ATLANTA (AP) — Saying it won’t let recently enacted voter ID laws suppress turnout, the NAACP on Wednesday launched a nationwide drive to register thousands of mostly minority, student and elderly voters before the Nov. 6 elections.
The National Association for the Advancement of Colored People says these groups could be the ones most affected by laws requiring them to show identification before they can exercise their right to vote.
NAACP President Ben Jealous said the nation’s oldest and largest civil rights organization would work harder and smarter to meet the new voting requirements. He framed them as a negative reaction to historic voter turnout in 2008 that led to Barack Obama’s election as the first black U.S. president.
“Were we students of history, we would’ve expected that night, when everybody was celebrating, that we needed to be preparing for what we’re dealing with right now,” he said, referring to election night 2008. “We saw the largest most diverse presidential electorate this country has ever seen.
“Every time that the vote has been expanded, especially for black people in this country, it has been followed by a massive backlash,” Jealous added. “We will ensure that those who intend to steal this election cannot.”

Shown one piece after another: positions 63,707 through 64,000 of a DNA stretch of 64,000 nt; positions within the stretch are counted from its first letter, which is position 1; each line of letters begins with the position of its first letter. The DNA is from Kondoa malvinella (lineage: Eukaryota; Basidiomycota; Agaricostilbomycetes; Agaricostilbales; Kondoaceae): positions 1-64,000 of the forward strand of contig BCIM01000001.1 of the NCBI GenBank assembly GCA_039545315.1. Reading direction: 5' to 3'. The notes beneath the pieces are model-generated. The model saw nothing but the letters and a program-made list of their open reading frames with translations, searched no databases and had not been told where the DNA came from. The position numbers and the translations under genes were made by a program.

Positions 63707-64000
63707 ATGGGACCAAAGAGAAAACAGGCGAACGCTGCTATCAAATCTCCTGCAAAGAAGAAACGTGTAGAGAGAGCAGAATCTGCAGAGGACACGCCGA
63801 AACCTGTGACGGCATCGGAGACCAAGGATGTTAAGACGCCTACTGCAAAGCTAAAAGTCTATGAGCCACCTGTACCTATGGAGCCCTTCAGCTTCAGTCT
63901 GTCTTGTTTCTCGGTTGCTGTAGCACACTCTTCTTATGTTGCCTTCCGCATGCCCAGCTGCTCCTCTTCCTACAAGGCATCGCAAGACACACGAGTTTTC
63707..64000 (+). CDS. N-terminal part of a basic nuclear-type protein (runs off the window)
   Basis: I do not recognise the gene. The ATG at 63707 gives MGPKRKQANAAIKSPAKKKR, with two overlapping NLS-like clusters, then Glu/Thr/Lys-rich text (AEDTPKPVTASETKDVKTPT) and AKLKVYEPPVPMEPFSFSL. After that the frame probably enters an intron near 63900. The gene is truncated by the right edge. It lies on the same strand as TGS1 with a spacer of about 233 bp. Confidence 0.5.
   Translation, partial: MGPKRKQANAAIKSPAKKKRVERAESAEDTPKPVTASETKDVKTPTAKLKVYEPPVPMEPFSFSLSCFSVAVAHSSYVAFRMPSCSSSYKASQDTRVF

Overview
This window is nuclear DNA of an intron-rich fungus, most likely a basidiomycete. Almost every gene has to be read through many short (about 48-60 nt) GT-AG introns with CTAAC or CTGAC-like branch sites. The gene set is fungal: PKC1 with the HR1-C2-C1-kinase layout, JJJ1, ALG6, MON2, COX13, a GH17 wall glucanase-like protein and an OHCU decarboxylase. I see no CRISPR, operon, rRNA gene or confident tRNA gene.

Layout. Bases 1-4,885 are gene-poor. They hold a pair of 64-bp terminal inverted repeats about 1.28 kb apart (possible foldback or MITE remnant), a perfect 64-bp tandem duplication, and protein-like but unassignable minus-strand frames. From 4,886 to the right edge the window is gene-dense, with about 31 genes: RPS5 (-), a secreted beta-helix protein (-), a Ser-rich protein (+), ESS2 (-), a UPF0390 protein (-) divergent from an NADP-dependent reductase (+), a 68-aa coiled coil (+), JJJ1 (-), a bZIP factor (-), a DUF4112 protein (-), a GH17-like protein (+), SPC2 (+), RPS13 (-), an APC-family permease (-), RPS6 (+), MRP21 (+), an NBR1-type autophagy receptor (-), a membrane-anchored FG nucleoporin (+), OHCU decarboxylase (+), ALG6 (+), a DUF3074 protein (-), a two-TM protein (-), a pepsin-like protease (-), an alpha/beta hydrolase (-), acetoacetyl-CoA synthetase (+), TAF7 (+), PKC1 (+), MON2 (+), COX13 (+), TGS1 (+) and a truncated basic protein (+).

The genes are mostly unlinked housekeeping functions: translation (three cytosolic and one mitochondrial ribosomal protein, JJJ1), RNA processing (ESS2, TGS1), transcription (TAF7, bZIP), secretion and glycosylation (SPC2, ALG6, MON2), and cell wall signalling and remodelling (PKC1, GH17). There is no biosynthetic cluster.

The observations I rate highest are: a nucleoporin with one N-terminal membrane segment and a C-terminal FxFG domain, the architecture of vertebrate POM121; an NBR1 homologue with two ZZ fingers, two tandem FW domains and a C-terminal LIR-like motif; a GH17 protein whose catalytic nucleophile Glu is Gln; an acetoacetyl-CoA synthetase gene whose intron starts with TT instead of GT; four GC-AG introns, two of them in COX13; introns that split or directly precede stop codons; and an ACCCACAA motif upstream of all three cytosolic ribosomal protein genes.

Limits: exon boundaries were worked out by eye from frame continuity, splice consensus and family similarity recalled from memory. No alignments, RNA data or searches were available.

It is unclear whether or how such laws may affect voter turnout in the fall.
For example, in Georgia, — the first state to hold a major election in which voter ID laws were in effect — black turnout jumped from 25 percent in 2004 to 30 percent in 2008, when Obama was elected, despite the new requirements. Overall turnout also was the largest in state history.
Jealous said the NAACP is the only group outside of the two major political parties with a voter database for all 50 states. The organization has operations in 1,200 communities and on 150 college campuses.
The strategy also includes the return of the NAACP’s national voter empowerment hotline, registration mailings to more than 1 million black youth who will turn 18 by Election Day and partnerships with national religious organizations and black fraternities and sororities.
The NAACP also has been training volunteers for nearly a year. Jealous said it is focusing on a dozen states: Virginia, Ohio, New York, North Carolina, Michigan, Pennsylvania, Florida, Mississippi, Texas, Missouri, California and Georgia.
According to the Pew Research Center, the 2008 election saw record turnout among blacks, Hispanics and Asians, with black women accounting for the highest voter turnout rate among all racial, ethnic and gender groups for the first time. Voter turnout among blacks ages 18 to 29 also was higher than that of young eligible voters of any other racial and ethnic group that year, another first.
Nearly all black voters, or 95 percent, cast ballots for Obama.
Follow Errin Haines on Twitter: http://www.twitter.com/emarvelous
More Related Stories
- Slave descendants seek equal rights from Cherokee Nation
- Peace Corps to allow gay couples to volunteer together
- Is abortion about to doom Republicans again?
- Anti-voter-fraud Tea Party group sues the IRS
- The Bachmann-inspired romance novel
- Nate Silver: Why the scandals aren't hurting Obama
- How to oust Michele Bachmann from Congress